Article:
Applying for financial aid is no picnic, but in addition to the general confusion, some colleges also use sneaky tactics that can greatly affect your chances of being able to afford attending—or even gaining admission to those schools.
Washington Monthly has a list of ten things you might not know about the admissions and financial aid process, including the fact that the order you list colleges you want the application to be sent to could be used against you. Some colleges look at which schools you list first and make admissions and aid decisions based on that sometimes arbitrary listing:
[Some] schools look at a student’s "FAFSA position" to determine admissions decisions—completely unbeknownst to the student. A school does this to improve its yield rate, to ensure that it is able to enroll exactly the class it wants.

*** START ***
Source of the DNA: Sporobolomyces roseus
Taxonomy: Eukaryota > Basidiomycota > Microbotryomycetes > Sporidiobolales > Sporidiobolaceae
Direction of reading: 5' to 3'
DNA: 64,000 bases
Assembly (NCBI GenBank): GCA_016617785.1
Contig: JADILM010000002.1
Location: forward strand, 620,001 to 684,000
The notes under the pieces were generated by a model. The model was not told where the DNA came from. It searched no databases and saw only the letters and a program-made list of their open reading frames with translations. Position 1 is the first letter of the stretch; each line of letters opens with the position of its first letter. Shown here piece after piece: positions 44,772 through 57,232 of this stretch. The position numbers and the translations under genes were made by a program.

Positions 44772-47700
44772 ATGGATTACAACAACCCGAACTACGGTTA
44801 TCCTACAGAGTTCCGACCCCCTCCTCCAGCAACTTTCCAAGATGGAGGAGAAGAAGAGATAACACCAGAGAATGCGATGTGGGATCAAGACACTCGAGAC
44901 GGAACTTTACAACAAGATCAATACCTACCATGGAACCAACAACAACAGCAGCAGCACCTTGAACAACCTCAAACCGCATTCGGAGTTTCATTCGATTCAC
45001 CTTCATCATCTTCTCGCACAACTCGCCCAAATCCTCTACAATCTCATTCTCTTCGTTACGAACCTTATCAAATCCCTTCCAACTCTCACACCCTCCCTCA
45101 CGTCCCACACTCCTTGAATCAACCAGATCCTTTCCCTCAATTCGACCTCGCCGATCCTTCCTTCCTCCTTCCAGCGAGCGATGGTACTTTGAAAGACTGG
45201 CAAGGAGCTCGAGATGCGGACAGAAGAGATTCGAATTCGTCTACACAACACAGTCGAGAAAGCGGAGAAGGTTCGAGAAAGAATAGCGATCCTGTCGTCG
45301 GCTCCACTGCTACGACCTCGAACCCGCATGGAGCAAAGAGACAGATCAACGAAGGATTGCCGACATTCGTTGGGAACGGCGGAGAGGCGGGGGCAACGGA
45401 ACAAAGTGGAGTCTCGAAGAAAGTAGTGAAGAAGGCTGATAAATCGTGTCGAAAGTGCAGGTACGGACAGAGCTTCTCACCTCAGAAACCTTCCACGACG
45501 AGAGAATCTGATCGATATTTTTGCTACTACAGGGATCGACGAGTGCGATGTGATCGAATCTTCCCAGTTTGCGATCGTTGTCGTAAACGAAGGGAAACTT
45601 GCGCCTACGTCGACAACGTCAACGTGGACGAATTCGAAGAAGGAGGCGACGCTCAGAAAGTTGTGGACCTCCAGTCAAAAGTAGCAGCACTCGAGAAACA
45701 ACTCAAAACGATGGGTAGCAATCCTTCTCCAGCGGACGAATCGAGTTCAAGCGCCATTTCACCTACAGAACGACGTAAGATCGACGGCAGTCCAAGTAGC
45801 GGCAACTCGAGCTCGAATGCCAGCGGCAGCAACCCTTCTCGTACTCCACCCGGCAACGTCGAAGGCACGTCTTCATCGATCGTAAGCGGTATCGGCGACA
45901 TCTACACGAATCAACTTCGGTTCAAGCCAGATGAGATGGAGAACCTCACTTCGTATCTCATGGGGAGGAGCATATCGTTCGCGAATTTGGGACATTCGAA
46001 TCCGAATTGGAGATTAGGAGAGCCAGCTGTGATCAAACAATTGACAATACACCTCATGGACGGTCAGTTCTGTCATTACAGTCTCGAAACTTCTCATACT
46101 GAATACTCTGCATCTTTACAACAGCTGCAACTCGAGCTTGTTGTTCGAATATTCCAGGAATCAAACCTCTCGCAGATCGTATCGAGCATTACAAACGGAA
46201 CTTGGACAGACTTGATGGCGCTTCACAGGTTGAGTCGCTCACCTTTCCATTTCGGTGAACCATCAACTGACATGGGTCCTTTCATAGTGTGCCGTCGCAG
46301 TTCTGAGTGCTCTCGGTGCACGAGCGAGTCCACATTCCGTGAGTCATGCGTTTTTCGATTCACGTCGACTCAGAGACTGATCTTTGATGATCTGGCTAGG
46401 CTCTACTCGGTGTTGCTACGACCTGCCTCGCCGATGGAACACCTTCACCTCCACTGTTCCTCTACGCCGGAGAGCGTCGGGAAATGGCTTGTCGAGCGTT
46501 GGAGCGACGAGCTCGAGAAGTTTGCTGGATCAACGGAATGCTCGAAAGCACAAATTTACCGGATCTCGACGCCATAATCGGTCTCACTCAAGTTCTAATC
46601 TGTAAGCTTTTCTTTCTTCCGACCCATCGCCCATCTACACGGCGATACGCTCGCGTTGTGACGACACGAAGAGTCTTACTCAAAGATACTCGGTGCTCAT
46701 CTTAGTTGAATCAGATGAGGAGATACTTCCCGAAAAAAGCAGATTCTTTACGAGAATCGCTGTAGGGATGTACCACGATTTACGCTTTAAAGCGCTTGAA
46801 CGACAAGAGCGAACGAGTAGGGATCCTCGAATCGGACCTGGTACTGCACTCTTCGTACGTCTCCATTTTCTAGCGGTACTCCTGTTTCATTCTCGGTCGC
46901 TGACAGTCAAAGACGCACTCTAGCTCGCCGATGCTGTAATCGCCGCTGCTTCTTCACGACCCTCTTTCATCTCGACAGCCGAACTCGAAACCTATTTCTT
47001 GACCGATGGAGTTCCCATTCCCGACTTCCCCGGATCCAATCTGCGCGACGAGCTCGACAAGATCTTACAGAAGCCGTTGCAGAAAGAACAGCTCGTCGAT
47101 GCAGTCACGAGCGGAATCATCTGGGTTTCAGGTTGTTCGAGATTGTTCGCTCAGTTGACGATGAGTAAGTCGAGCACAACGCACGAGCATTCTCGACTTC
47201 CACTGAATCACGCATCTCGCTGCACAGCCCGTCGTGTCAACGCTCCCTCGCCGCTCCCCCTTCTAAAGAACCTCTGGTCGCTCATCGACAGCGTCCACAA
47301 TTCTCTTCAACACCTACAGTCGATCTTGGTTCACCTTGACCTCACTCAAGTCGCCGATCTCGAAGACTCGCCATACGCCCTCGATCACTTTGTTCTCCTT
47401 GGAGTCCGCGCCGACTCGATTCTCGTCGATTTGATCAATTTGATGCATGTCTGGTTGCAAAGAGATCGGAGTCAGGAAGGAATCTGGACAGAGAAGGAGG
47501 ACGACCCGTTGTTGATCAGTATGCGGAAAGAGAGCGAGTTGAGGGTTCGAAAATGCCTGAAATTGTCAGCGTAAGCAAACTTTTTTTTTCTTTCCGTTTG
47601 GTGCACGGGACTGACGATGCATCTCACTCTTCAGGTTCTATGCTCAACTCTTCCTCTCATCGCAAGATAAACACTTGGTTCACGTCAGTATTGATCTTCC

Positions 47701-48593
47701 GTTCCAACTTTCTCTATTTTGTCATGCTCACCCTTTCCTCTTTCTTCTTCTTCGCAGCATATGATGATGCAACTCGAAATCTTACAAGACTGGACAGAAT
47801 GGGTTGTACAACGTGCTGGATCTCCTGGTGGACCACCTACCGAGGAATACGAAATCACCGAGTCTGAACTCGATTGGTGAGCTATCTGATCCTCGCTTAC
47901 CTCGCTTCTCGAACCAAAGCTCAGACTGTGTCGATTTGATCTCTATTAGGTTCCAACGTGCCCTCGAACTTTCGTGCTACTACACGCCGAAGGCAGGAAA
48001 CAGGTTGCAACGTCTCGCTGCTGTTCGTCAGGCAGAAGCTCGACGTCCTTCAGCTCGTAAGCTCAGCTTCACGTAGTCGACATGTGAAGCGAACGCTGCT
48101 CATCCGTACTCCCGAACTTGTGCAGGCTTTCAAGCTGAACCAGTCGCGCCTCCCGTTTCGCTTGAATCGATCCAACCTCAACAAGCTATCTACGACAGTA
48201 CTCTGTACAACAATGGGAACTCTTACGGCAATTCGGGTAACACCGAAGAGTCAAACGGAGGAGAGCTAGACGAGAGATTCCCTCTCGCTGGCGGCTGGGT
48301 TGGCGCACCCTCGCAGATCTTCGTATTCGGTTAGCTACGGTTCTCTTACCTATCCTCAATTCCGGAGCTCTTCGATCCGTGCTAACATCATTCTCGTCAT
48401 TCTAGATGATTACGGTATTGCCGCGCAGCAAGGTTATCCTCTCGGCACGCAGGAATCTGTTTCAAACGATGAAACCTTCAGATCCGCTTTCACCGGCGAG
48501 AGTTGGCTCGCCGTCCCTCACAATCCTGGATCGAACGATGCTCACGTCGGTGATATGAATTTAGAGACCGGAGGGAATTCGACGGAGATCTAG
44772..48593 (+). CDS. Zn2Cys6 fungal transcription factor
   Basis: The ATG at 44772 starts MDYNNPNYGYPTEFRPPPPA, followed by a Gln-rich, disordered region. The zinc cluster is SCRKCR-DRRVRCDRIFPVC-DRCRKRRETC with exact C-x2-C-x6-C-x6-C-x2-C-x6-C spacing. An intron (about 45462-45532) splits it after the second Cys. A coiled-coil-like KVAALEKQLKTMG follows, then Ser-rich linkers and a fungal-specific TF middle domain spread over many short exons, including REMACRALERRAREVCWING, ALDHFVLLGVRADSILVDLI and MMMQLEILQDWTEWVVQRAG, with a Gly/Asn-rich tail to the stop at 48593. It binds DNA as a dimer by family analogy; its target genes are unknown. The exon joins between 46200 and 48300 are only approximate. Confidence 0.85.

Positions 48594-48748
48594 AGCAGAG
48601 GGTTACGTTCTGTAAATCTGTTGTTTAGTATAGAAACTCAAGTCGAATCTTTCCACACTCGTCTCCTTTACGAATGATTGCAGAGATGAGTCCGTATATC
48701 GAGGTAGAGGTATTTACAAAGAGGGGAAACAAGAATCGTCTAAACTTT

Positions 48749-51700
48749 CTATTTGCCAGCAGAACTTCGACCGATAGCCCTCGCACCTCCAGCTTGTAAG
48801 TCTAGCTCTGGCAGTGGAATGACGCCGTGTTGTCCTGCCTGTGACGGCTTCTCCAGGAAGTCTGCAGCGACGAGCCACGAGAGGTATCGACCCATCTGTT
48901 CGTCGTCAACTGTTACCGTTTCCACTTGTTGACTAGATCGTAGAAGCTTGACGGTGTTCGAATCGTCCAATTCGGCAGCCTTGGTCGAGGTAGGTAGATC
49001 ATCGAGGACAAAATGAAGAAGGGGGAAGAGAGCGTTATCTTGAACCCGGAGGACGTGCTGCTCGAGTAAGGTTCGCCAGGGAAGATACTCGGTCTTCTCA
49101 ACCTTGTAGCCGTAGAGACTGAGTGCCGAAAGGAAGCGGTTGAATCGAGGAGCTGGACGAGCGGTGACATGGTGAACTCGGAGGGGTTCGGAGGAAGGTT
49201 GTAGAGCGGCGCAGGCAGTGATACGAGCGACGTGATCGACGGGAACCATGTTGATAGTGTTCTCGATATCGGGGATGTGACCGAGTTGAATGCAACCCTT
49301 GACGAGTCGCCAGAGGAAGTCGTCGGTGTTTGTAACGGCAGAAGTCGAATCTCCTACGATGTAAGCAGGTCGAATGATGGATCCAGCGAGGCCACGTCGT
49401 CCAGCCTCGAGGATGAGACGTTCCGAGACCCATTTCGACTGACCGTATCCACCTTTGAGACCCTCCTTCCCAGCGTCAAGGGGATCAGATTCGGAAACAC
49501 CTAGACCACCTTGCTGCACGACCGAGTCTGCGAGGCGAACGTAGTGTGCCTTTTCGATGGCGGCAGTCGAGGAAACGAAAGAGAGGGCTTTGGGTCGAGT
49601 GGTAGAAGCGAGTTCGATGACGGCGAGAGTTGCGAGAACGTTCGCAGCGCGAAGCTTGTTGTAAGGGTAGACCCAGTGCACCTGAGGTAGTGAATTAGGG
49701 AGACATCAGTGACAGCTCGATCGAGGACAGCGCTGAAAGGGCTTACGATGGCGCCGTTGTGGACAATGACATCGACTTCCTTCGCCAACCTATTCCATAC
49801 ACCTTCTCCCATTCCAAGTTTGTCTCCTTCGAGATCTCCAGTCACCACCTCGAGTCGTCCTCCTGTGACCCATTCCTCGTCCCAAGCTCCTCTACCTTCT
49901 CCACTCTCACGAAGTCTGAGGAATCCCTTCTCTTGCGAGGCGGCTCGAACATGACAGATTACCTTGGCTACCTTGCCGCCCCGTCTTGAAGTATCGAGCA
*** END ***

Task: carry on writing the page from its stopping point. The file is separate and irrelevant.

Some schools may also be taking the "FAFSA position" into account when awarding their own financial aid dollars to students—providing less generous aid packages to students who list the college first on the FAFSA. These colleges don’t want to waste precious institutional aid dollars on students who are already likely to attend without the help.
The problem is that not all students necessarily list schools in preferential order, or there may be very little difference among a student’s number one, number two, and number three option. Worse yet, the whole process is completely opaque to students. They have no idea that their chances of being admitted and receiving a generous financial aid package may ride largely on the order in which they list schools on the FAFSA.
It’d be fairer if students were told on the application that the order they list colleges could affect their admissions and aid, but that’s not the case.
Visit the article below to find more practices that could trip you up, including a "bait and switch" practice of providing less generous financial aid after the first year.